Episode 64: Documenting Southeast Asian Narratives and Trending Community Issues with Project Yellow Dress

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By Jessica Nguyen. Discovered by Player FM and our community — copyright is owned by the publisher, not Player FM, and audio is streamed directly from their servers. Hit the Subscribe button to track updates in Player FM, or paste the feed URL into other podcast apps.

Julie McConnell sits down with Julia Ha and Tammy Tran from Project Yellow Dress (PYD) to talk about how underrepresented communities are gaining visibility through self-expressed artistic mediums. We start the podcast getting to know the two PYD founders who talk about their family history (fun fact: they are second cousins). Their family experienced a double diaspora having to escape China and Vietnam because of warfare, and as a result, have traveled to many different countries in search of a new place to call home.

We move on to hear about the lightbulb moment when a children's book on the Holocaust inspired them to start PYD. Recognizing how taking ownership of one's history is so crucial for communities who are often overlooked in history textbooks and mainstream media, they created PYD as a platform to encourage silenced individuals to share their stories through whatever medium they desire. This is a community of people who are flipping the script as they do advocacy in their own way. Yes, Asians can be artists. They can be whoever they want to be. It is so important for them to be able to feel like the protagonist of their story, to celebrate the fact that they are a refugee or a child of a refugee, especially in today's political climate.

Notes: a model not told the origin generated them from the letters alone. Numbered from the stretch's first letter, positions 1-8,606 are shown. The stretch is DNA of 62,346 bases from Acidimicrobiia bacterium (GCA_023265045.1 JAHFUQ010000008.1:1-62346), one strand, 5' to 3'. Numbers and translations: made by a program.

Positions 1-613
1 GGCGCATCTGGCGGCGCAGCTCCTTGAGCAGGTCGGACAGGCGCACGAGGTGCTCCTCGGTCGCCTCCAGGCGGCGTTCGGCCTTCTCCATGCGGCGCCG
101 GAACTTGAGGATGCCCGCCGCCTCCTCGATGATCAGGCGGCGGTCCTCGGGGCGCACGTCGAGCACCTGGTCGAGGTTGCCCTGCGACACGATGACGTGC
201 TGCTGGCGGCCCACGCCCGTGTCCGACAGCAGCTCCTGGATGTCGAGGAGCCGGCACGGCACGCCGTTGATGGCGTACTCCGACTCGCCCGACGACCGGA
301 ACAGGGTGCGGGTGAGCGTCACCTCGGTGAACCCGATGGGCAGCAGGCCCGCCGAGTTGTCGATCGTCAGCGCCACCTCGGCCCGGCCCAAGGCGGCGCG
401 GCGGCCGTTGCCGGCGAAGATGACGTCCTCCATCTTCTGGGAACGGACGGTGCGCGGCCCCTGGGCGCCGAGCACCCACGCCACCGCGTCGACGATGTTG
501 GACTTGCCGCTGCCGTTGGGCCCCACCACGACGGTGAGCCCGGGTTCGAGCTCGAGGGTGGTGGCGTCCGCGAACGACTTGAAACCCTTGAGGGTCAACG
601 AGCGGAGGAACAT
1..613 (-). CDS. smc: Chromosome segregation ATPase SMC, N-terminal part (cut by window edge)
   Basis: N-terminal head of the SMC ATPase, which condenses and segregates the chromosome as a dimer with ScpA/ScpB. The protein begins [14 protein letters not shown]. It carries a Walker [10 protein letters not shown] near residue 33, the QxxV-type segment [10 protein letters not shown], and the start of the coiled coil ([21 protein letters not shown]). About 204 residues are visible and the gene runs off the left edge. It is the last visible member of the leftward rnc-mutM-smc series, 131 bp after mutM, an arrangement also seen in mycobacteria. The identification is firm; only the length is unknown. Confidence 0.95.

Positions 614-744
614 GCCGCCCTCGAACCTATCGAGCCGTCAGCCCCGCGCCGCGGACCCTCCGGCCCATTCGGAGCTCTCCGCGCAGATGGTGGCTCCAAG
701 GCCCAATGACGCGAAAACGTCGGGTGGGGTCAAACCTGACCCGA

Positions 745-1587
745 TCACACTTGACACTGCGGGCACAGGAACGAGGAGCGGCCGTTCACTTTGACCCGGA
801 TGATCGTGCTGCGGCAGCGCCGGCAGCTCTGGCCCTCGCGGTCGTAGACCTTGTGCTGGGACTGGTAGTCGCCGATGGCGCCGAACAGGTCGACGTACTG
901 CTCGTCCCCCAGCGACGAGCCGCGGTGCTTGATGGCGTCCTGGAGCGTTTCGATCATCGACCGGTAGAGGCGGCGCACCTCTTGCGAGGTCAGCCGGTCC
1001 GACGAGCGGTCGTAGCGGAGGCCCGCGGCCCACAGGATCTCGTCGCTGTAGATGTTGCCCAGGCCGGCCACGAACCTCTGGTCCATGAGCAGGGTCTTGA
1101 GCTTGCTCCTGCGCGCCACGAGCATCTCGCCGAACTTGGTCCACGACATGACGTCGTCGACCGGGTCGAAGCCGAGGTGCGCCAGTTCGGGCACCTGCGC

We close out the podcast with takeaways that touch upon an increasing need for ethnic studies courses. Because learning about people’s history helps us understand one another and ourselves, it is so important to recognize how and where ethnic studies is being taught and improve on that. "Know history, know self. No history, no self."

Project Yellow Dress is a storytelling platform that is dedicated to sharing and highlighting the histories, experiences, and voices of the Southeast Asian diaspora. Website: www.projectyellowdress.com Facebook: @projectyellowdress Instagram: @projectyellowdress Twitter: @projyellowdress

JULIA HA is a Chinese-Vietnamese American from the San Francisco Bay Area, the daughter of Vietnamese Boat People refugees who immigrated to the U.S. in the early 1980s. She received her B.A. from University of California, San Diego (UCSD), where she majored in History: War, Revolution, and Social Change with a special emphasis in Genocide Studies, and graduated with a M.A. Ed. degree in Equity and Social Justice in Education with a focus on Genocide Education from San Francisco State University (SFSU). She currently works as an EOP Advisor at San Francisco State University.

Facebook: @juliathucha Instagram: @jbwahaha

TAMMY TRAN, one of the co-founders of Project Yellow Dress, is a Chinese-Vietnamese American whose parents are Vietnamese Boat Refugees. Through Project Yellow Dress, she’s been able to reconnect with her family's history and get to know more about her parents and community. Aside from Project Yellow Dress, she studied Fine Arts & Art History during both her undergraduate and graduate careers and is currently getting an MILIS in Cultural Heritage Management. She truly enjoys seeking out new narratives that inanimate objects can tell us and believes that it's so important to find ways to preserve people's voices through visual representations.

Summary by Joanne Nguyen

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